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Departing from creditor priority in English cram downs – no US style “absolute priority”

03 Aug 2022

Under the English regime, where one or more meetings of creditors or members has not approved a plan of arrangement by the requisite majority, the court is empowered nevertheless to sanction the plan, by using the cross-class cram-down power. English cases are of interest since they are persuasive in the offshore jurisdictions. Harneys believes that cram downs, if implemented by future legislative change, would make a positive contribution to offshore restructuring.

In Houst Limited [2022] EWHC 1941 (Ch) Mr Justice Zacaroli approved a plan of arrangement under Part 26A of the English Companies Act 2006 cramming down the HM Revenue and Customs (HMRC) who objected to the plan.

In deciding whether a plan is a fair distribution of the benefits generated of the restructuring between those classes who have agreed and those that have not, a relevant reference point is the treatment of the creditors in the relevant alternative. The court will look to see whether the priority, as among different creditor groups, applicable in the relevant alternative is reflected in the distributions under the plan. A departure from that priority is not in itself, unlike the position in the closest equivalent procedure in United States federal bankruptcy law, the Chapter 11 plan, fatal to the success of the plan. The US Chapter 11 procedure contains an “absolute priority rule” so that, in essence, no junior class should recover until a senior class has recovered in full, and no senior class should recover more than it is owed. Given that consideration was given by the UK government to including a modified form of the absolute priority rule in Part 26A, its exclusion must be taken to have been deliberate.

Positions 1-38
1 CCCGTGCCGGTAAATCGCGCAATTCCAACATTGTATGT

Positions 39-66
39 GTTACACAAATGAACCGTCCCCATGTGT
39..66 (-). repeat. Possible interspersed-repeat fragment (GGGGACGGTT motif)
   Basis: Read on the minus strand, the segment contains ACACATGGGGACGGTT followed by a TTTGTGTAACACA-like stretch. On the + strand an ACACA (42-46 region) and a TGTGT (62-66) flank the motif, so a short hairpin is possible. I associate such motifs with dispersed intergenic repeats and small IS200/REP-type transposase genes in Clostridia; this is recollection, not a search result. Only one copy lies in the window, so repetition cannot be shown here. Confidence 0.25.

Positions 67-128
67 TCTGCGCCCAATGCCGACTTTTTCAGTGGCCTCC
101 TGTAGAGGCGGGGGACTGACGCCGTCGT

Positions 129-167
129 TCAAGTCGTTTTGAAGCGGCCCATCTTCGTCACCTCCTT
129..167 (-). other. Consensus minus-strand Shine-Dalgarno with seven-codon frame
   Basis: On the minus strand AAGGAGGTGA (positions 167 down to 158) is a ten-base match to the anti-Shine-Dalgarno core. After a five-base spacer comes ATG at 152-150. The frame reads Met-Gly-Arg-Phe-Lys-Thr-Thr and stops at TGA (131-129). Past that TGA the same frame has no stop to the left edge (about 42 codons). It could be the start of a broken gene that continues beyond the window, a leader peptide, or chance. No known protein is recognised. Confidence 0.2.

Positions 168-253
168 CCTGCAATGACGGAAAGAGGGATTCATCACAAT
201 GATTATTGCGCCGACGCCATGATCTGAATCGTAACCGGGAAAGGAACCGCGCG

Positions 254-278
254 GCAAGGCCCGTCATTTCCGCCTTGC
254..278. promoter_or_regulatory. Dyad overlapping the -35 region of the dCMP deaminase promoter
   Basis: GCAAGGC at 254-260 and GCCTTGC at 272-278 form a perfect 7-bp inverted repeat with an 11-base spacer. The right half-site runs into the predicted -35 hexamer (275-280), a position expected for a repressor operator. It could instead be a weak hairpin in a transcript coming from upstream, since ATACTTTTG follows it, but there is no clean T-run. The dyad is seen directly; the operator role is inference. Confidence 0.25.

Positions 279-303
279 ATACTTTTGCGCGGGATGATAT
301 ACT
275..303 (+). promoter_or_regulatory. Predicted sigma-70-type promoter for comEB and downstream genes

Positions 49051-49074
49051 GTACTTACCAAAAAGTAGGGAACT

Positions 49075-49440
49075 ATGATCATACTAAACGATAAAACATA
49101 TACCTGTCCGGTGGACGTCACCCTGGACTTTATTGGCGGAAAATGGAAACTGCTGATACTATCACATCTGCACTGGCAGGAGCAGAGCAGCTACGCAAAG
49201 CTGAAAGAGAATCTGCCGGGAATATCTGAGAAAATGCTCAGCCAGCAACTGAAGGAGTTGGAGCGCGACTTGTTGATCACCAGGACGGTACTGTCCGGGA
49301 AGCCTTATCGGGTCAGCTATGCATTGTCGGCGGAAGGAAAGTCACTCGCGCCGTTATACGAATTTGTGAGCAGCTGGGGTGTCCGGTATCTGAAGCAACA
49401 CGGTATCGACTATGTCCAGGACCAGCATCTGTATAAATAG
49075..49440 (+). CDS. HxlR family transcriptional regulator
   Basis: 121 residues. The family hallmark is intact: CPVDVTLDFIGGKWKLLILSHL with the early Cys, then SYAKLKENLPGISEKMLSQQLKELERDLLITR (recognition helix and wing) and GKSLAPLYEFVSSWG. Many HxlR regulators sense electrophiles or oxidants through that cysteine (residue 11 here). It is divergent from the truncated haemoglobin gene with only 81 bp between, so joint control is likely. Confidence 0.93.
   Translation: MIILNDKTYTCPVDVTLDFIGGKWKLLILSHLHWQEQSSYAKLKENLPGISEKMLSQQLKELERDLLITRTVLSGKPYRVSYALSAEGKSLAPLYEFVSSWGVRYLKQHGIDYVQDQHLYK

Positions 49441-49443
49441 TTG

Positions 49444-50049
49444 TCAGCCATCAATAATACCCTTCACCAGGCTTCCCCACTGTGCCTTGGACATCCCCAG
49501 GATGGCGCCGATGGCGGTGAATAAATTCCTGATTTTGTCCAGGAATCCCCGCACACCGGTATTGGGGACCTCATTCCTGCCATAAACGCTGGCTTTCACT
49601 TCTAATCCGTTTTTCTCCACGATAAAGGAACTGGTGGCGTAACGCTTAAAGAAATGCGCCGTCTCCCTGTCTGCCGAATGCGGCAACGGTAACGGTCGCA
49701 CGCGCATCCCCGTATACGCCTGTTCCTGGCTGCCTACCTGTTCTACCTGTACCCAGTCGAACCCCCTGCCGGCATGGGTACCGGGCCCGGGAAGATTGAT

In considering the fairness of the scheme more generally, particularly in the context of the exercise of the cross-class cram-down power, the present case involved a clear departure from the order of priority between creditors that would exist in the relevant alternative. In the relevant alternative, there would only be two creditors in the money: HMRC and the Bank.

In contrast, under the plan, the HMRC could expect to receive a higher dividend than in the relevant alternative and the Bank was to receive a significantly higher increase on its dividend (an additional 20p/£). However, in addition, ordinary unsecured creditors would receive a dividend of 5p/£, the shareholders have the prospect of, over time, owning an interest (albeit a very heavily diluted interest) in a solvent company, and the class of critical creditors will receive payment in full. The Court was satisfied that the better treatment afforded to critical creditors is justified on the basis that the Company’s ability to generate additional funds to pay an enhanced dividend to HMRC, and to other unsecured creditors, depends on its continued trading and that without paying critical creditors, the Company would be unable to trade. This is not, therefore, a case where assets that would have been available in the administration of the Company are being applied in a manner inconsistent with the order of priorities applicable in that administration. The plan was approved.